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Browsing: Papers of John Adams, Volume 11

Docno: ADMS-06-11-02-0206

Author: Franklin, Benjamin
Recipient: Adams, John
Date: 1781-04-21

From Benjamin Franklin

[salute] Sir

Agreable to my Faith I have obtain'd a Promise of Money sufficient to pay the Bills you have accepted, and shall accordingly accept those you draw on me for that purpose. I request only that you would send me immediately a List of the Bills, and of the Times of their becoming due, that I may be always provided, and that as the Money will come { 285 } gradually into my hands, you would not draw upon me for the whole Sum at once, but for the Sums as they become demandable of you. Mr. Grand will write by this Courier to the House of Fizeaux & Grand to take your Bills in that way, and furnish you with the Money. Mr. Neufville has written to me about another Bill that is come into his Hands, which he desires me to accept or engage to pay.1 There seems to me a Risque in doing so without seeing the Bill, as our Enemies are not too honest to attempt Counterfeiting. I wish therefore that you would look at it, and if you find it good accept it.
I must now beg you would concur with me in writing earnestly to Congress, to hazard no more Drafts where they have no Funds. I believe there is hardly another Instance in the World of a People risquing their Credit so much who unfortunately have so little, and who must by this Proceeding, if continued, soon have none at all. The Necessity of their Affairs is the only Excuse for it. This Court is our firm Friend, but the best Friends may be wearied, and worne out, by too frequent and unexpected Demands. I have the honour to be, Sir, Your most obedient & most humble Servant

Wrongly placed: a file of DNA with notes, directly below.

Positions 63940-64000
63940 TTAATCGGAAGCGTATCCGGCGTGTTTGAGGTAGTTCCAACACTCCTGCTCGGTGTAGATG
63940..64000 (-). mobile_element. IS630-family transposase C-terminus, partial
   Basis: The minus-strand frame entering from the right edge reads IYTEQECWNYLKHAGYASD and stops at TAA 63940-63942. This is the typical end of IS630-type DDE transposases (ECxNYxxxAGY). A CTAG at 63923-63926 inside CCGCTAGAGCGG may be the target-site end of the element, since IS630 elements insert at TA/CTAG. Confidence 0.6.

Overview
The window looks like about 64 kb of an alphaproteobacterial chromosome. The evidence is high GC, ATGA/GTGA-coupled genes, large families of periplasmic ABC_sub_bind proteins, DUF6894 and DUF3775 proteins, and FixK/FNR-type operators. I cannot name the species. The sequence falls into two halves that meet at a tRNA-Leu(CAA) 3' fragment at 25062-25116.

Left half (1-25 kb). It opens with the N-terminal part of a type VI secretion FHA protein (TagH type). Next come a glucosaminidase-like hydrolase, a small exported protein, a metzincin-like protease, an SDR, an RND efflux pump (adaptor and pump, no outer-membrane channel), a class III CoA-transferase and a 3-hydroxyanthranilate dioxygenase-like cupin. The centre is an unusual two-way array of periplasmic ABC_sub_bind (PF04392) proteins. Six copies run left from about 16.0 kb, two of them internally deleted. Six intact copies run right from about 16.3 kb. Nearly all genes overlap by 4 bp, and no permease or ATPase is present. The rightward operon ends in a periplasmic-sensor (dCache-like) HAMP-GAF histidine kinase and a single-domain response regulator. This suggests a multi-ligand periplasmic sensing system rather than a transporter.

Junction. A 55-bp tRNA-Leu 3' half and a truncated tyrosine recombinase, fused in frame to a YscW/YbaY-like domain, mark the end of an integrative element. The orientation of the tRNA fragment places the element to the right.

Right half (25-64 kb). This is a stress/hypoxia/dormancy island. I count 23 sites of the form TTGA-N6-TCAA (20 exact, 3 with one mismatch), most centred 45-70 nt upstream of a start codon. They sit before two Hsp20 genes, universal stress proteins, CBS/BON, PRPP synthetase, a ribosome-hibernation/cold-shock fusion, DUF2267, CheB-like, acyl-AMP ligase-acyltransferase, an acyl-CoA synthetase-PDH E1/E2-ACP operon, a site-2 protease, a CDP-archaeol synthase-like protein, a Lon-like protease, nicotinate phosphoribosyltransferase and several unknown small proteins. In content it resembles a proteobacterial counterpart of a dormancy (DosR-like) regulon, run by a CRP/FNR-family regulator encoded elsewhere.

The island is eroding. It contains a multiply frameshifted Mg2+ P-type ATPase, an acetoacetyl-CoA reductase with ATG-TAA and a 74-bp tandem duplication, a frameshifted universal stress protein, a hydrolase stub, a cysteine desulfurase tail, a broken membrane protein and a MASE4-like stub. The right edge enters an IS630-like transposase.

[signed] B Franklin
1. See Jean de Neufville & Fils to JA, 11 April, above.

Docno: ADMS-06-11-02-0207

Author: Jenings, Edmund
Recipient: Adams, John
Date: 1781-04-22

From Edmund Jenings

[salute] Sir

It is so very long since I had the Honor of hearing from your Excellency, that I am fearful your Excellency is out of order.1
I take the Liberty of informing your Excellency, that I shall leave this place the Tenth of next Month, in order to Conduct my Nephew2 to Nantes, where He will embark about the first of June for America. Should your Excellency have any Commands I can Answer for Him, He will execute them most Faithfully.
We have no News here. It is Supposed the Spanish fleet after having put on shore its Sick and taking refreshments the 27th. Ultimo put to sea again the 4th. Instant.
The Merchants and Traders of these Countries have laid before the Governor a memorial, wherein they state their losses by the English to amount to four Millions of Florins. Dispatches are sent to Vienna and to London on this Account.
I have reason to think your Excellency has recieved the Packet, which was negligently left at Valenciennes, and about which I was very Uneasy. I shall be glad to hear truth thereof confirmd.3
{ 286 }
I am with the greatest Respect Sir Your Excellencys Most Faithful & Obedient Humble Servt.
[signed] Edm. Jenings
1. JA's last letter to Jenings was of 22 March, above.
2. Either John or Matthias Bordley, sons of John Beale Bordley, Jenings' half-brother (JQA, Diary, 1:38).
3. See JA's letter of 6 April to the president of Congress, above.
Cite web page as: Founding Families: Digital Editions of the Papers of the Winthrops and the Adamses, ed.C. James Taylor. Boston: Massachusetts Historical Society, 2018.